When a buyer contracts to purchase a condo and receives a 22.1 Disclosure from the Association, can the buyer terminate the contract based on the information presented (for example, that the Association is in the middle of a law suit over failing roofs in the complex or the Association budget reveals that there are no assets in reserve for the 120 unit complex)? The simple answer is yes, if the following four prongs are met: 1) whether the buyer is within the class of persons the Disclosure Act is designed to protect (as a buyer, the individual IS within the class of persons to be protected); 2) whether implying a cause of action (should the buyer have to sue to get out of the contract) is consistent with the underlying purpose of the Act (as the buyer, the disclosure is to provide information to the buyer and the buyer, armed with the information, should have recourse to address his/her concerns); 3) whether the buyer’s injury is one the statute was designed to prevent (the MAIN reason behind the Disclosure is to make the buyer aware of the financial condition of the Association); and 4) whether implying the cause of action is necessary to effectuate the purpose of the Act (there really are few other avenues for the buyer----with the financial information presented, buyer either buys the property or is allowed to terminate the contract). (Nikolopulos v. Balourdos, 614 N.E.2d 412 (1st Dist. 1993). So what does this mean practically? Sellers should make every effort to get the completed 22.1 Disclosures filled by the Association or management company and, thereafter, presented to the buyer as soon as possible. With the buyer able to terminate a contract over the financial information of the Association (whenever in the process the information is given), it is far better to get this to the buyer sooner rather than later. If the deal is going to be terminated, find out before even more time, money, and effort are wasted.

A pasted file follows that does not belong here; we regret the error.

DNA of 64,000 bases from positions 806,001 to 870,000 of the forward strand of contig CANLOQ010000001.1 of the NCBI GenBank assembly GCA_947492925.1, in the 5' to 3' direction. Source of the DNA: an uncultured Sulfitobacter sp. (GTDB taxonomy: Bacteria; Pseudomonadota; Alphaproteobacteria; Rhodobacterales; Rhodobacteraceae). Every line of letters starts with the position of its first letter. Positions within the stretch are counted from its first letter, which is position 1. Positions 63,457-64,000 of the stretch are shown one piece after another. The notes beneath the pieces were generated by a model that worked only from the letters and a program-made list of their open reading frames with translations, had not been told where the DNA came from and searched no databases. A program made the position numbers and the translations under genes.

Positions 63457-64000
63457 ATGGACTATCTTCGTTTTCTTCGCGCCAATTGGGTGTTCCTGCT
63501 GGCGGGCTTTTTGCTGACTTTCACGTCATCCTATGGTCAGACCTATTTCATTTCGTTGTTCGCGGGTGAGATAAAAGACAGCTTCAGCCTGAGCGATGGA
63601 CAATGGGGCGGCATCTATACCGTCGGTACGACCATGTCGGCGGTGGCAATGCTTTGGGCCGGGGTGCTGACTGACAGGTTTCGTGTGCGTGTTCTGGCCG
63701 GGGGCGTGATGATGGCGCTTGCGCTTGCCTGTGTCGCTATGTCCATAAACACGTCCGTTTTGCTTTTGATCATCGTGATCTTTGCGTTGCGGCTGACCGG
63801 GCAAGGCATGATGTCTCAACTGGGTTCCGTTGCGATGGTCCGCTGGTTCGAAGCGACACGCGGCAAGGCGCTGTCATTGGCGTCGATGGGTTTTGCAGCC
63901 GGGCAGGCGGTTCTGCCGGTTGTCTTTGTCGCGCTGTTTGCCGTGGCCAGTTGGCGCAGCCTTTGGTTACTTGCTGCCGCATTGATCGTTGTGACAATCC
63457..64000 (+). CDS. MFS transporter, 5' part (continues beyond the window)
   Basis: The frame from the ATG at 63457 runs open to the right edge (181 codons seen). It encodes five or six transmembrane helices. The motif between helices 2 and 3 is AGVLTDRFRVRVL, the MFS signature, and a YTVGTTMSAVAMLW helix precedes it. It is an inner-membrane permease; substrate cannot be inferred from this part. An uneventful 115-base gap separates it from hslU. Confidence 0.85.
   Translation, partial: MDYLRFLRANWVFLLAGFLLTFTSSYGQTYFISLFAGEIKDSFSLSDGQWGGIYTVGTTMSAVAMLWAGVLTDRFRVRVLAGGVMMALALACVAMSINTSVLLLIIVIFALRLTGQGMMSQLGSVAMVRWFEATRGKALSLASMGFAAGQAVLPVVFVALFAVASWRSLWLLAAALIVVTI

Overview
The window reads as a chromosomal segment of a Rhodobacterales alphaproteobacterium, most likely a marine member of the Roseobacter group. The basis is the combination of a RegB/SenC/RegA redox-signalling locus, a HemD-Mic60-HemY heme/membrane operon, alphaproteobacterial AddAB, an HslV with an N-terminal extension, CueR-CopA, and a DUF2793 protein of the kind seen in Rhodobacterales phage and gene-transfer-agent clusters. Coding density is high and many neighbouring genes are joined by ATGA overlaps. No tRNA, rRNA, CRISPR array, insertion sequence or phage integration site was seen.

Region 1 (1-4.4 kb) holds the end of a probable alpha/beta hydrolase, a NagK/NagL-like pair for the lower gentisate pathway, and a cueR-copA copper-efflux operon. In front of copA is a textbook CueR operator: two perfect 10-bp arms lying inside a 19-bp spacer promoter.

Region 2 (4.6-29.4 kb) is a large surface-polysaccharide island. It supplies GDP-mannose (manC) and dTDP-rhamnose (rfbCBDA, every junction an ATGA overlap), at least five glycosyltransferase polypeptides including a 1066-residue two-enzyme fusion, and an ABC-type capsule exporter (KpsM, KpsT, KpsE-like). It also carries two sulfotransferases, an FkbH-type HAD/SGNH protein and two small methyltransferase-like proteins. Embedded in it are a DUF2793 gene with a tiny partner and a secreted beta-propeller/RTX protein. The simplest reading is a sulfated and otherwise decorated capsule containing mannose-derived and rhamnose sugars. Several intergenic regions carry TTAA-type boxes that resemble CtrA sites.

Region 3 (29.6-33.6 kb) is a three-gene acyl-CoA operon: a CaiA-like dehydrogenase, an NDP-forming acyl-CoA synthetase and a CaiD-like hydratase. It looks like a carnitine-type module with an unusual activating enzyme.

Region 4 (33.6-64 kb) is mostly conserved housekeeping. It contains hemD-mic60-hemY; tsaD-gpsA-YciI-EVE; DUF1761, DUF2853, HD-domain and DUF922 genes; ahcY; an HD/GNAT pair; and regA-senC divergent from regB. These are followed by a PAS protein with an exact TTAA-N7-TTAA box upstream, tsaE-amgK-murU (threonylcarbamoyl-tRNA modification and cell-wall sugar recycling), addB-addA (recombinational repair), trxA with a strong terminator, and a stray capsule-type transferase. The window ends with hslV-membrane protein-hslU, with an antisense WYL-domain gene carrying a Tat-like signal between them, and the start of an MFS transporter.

One last tidbit----subcontractors CANNOT breach an implied warranty of habitability if said subcontractors have no, separate contract with a property owner. As a result, practically speaking, any person contracting with a general contractor for the construction of a residence should also make sure that he/she has a separate contract with any subcontractors. The property owner cannot rely on any warranties included in the initial contract with the general contractor to bind a subcontractor to the same warranties.
I hope your business model continues to serve you and your clients well. Keep working hard. Stay relevant. Thank you for allowing our office to work with you.